There is another problem for the BBC. What to do when Queen Elizabeth, who will be 95 later this month, dies?
They can’t, for hierarchical reasons, do less than the Prince Philip response. What would more look like? Two days of non-stop Royal coverage? Three?
As for the newspapers, you have to pay tribute to the ingenuity of journalists who managed to spread the same, well-rehearsed, and mostly familiar facts and pictures over hundreds of pages.
On the day, The Sun produced 29 “news” pages plus a 24-page Tribute and by the fifth day the paper was still devoting the front page splash and six other pages to Prince Philip, while promising a special colour magazine on Saturday.
The Daily Mail went one better with more than 35 “news” pages and a 32-page tribute supplement. Five days in, the Mail had slimmed its Royal coverage down to a mere 15 pages, including a four-page historic supplement.
Newspapers have segmented audiences and that is maybe what their readers want, but on this scale, that is at the very least, debatable.
An obvious consequence of such coverage is that to an even greater extent than normal, important stories have been downplayed or ignored.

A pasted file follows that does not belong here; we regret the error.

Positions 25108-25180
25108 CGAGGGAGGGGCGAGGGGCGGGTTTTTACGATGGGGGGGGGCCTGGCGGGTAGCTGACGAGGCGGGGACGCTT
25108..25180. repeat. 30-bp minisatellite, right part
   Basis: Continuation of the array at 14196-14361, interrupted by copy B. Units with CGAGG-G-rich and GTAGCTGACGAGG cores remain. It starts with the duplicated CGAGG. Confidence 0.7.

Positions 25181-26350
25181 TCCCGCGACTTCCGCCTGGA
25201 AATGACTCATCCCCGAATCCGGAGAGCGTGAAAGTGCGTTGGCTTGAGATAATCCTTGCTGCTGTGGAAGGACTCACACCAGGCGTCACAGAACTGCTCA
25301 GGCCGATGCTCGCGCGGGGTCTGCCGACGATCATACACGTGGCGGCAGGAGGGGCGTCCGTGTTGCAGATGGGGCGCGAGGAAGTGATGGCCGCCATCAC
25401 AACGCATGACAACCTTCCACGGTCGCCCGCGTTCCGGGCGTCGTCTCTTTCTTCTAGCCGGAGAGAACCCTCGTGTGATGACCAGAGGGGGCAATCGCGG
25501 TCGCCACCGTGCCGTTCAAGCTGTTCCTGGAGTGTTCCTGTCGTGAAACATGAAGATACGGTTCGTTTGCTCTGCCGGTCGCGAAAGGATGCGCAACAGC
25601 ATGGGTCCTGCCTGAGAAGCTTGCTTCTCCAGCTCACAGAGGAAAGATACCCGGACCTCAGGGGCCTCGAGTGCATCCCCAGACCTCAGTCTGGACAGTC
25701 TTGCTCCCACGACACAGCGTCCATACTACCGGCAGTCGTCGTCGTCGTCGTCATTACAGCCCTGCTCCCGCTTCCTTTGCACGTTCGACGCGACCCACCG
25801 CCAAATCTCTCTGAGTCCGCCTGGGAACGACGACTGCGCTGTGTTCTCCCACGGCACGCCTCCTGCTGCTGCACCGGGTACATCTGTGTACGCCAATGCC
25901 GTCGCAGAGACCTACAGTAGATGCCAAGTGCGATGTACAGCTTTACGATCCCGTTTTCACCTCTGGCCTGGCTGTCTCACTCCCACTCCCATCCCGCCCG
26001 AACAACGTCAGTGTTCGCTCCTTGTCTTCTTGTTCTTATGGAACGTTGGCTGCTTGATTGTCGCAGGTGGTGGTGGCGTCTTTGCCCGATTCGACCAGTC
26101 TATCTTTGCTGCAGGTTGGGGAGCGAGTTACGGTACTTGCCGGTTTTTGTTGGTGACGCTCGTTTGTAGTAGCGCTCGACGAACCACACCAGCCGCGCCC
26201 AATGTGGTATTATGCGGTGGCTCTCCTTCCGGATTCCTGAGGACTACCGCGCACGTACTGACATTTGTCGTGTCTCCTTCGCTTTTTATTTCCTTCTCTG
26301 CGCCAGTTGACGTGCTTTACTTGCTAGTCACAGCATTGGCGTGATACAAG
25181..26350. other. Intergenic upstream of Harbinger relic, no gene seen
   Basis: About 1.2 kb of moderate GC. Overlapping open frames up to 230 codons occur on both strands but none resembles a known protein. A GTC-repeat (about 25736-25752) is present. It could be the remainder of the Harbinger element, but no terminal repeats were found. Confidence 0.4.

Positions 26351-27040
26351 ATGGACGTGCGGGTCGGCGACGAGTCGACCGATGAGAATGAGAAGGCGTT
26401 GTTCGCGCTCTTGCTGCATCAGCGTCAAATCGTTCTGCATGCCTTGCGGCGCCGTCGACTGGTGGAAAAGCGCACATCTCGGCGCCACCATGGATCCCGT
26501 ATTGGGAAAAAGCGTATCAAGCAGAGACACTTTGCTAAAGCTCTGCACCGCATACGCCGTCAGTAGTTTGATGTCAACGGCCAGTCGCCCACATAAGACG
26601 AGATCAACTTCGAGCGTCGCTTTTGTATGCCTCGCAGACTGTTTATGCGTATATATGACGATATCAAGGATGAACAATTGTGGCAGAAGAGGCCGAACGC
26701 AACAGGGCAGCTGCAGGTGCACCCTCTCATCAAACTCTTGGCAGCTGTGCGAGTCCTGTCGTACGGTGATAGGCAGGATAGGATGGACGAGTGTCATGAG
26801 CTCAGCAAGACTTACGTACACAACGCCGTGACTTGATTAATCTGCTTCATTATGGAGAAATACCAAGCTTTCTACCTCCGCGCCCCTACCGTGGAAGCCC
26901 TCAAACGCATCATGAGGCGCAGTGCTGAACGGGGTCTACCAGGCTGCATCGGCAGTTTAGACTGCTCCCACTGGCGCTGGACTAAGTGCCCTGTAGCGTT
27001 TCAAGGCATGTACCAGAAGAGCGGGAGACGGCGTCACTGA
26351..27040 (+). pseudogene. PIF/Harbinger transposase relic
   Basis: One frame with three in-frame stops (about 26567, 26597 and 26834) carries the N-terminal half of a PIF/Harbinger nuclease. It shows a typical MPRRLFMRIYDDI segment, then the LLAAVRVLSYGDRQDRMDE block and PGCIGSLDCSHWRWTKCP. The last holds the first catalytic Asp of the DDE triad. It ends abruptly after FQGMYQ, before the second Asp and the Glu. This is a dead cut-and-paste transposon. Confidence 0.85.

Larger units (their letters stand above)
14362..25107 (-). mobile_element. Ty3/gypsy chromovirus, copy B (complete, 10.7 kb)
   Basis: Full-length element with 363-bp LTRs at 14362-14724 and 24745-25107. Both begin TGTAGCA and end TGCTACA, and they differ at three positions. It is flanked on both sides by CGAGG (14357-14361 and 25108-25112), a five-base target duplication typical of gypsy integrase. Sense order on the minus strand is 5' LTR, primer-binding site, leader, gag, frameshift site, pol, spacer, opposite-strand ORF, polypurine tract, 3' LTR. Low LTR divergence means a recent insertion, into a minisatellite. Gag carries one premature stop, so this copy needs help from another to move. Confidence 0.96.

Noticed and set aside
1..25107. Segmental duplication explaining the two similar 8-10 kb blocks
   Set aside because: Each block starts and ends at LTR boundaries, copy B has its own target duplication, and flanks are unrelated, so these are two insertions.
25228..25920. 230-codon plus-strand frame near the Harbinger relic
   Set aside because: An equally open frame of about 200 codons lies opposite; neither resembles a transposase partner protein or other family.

The most obvious example is the danger to the Northern Ireland peace process, primarily because of Loyalist anger at the creation of a border in the Irish Sea following Brexit.
This is something that Prime Minister Boris Johnson has repeatedly promised either wouldn’t happen or even, more implausibly, hadn’t happened.
There are riots in a UK city, and in other Protestant towns, petrol bombs and burnt out police cars and buses, dozens of police injured, and more importantly the danger of an unravelling of the Good Friday Peace Agreement. Meanwhile, we wade knee-deep in coverage of the life of Prince Philip.
The first public response of Prime Minister Johnson to the crisis in Northern Ireland came five days after the rioting began – in the form of a tweet.
Johnson is another link to stories that unlike the never-ending Prince Philip saga has been seriously under-covered by the media – the Prime Minister’s falsehoods and uncorrected inaccuracies.